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Thread: Looks Like the M-16 and SAW Are on the Way Out

  1. #31
    Veteran Member bonehead's Avatar
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    Quote Originally Posted by THOR View Post
    If shooting stock sights , you must have good eyes. Gallon jugs at 300 yards was easy enough.
    used the stock sights from a bench. reloaded my own ammo, too.

  2. #32
    Veteran Member bonehead's Avatar
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    Quote Originally Posted by Hollywood View Post
    LOL...there are a number of things I can't do at age 67 that I could easily do at age 18. Today I couldn't hit a school bus at 500 yards w/o a good scope!
    such a shame they got rid of the old .45ACP pistols - I found them easy to shoot and great knockdown power. but, time moves on.
    Thanks from Dragonfly5

  3. #33
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    Quote Originally Posted by bonehead View Post
    used the stock sights from a bench. reloaded my own ammo, too.
    Surprising how such old guns and calibers still get the job done. I shoot a 7x57 Mauser another pre 1900 round. Old stuff like 30-06, .38 special, .45 acp , 45-70 still going strong.

  4. #34
    Shiny Purple Member namvet69's Avatar
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    I'm with you on that. The M-14 was nothing short of a sniper rifle for the masses. Fantastic accuracy. But it was a heavy SOB for us Grunts to shlep around. The M-16 on the other hand was not as accurate but at the range most used in combat, was a very effective weapon. Light weight and easy to clean. We heard back then about how there were lots of jamming issues but I never experienced that. If kept clean, it was a reliable workhorse. And, the way it caused the projectile to tumble, it would inflict maximum damage. Now, if what's being proposed is a lightweight 7.62 or thereabouts, that would be a real winner. One thing that can't be easily overcome is that accuracy depends in large part on barrel length. I hope that can be dealt with. Can't wait to see it.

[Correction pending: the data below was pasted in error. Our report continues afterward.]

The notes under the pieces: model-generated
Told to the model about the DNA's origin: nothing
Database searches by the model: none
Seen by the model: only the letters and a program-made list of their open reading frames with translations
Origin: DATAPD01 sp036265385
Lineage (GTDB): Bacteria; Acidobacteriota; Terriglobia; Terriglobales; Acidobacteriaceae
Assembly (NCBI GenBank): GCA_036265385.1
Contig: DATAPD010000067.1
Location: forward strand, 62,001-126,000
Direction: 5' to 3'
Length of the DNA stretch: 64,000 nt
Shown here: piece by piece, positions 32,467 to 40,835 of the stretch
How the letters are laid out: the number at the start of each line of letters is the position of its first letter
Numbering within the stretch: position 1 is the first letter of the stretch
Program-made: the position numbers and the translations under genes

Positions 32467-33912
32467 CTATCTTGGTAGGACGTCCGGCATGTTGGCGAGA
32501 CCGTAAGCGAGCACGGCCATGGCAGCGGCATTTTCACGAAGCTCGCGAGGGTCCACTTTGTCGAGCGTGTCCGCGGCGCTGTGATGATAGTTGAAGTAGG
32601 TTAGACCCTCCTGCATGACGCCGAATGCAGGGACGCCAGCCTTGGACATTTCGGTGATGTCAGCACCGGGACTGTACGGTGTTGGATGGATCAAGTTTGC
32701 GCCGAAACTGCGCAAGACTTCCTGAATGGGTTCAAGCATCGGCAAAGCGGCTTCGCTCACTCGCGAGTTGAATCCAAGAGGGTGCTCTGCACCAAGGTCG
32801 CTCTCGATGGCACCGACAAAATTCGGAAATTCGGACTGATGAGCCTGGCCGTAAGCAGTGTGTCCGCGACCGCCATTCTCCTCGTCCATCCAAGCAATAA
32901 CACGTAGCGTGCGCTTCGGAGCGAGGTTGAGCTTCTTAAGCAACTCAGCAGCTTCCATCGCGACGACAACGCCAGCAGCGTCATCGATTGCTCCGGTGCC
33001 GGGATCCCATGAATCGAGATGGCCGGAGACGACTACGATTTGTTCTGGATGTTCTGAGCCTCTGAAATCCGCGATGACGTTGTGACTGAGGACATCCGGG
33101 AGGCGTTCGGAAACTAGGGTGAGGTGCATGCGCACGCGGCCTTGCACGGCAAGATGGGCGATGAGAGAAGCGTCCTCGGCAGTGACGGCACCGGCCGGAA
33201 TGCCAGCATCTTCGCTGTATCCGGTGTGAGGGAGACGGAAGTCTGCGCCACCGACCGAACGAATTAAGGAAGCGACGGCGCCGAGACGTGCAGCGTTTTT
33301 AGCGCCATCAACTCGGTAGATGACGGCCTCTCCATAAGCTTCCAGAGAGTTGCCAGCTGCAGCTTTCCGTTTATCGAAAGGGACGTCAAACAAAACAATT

Quote Originally Posted by Hollywood View Post
    An M-14 was.is not much more than an M-1 with a 20 round external magazine instead of an 8 round internal clip.
    You could leave the M-14 magazine in position and load it with stripper clips just like the M-1. But, as you mention, "M-1 thumb."

    I LOVED the M-14.
    Thanks from Hollywood

  5. #35
    Shiny Purple Member namvet69's Avatar
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    At Parris Island in 68 we used circular targets at all ranges except at 500 yards. There we used what were called D series or dog targets. Bust size. Width 20 inches. I remember during Snapping In how impossible it seemed to hit at that 500 range but on Q-day it was second nature. I shot 224 on Q-day and later I shot 236. On practice day, two days before q-day, I shot 209 and was very worried. But that day was gusting winds and Q day was calm. When I was in ITR at LeJeune, we were charged with getting rid of old ammo and so we got to fire thousands of rounds daily with -14. It was a blast. Our Victor 4 Company's barracks were right next to the rifle range and we lucked out. I do believe it helped us all quite a bit in VN.

    Quote Originally Posted by Hollywood View Post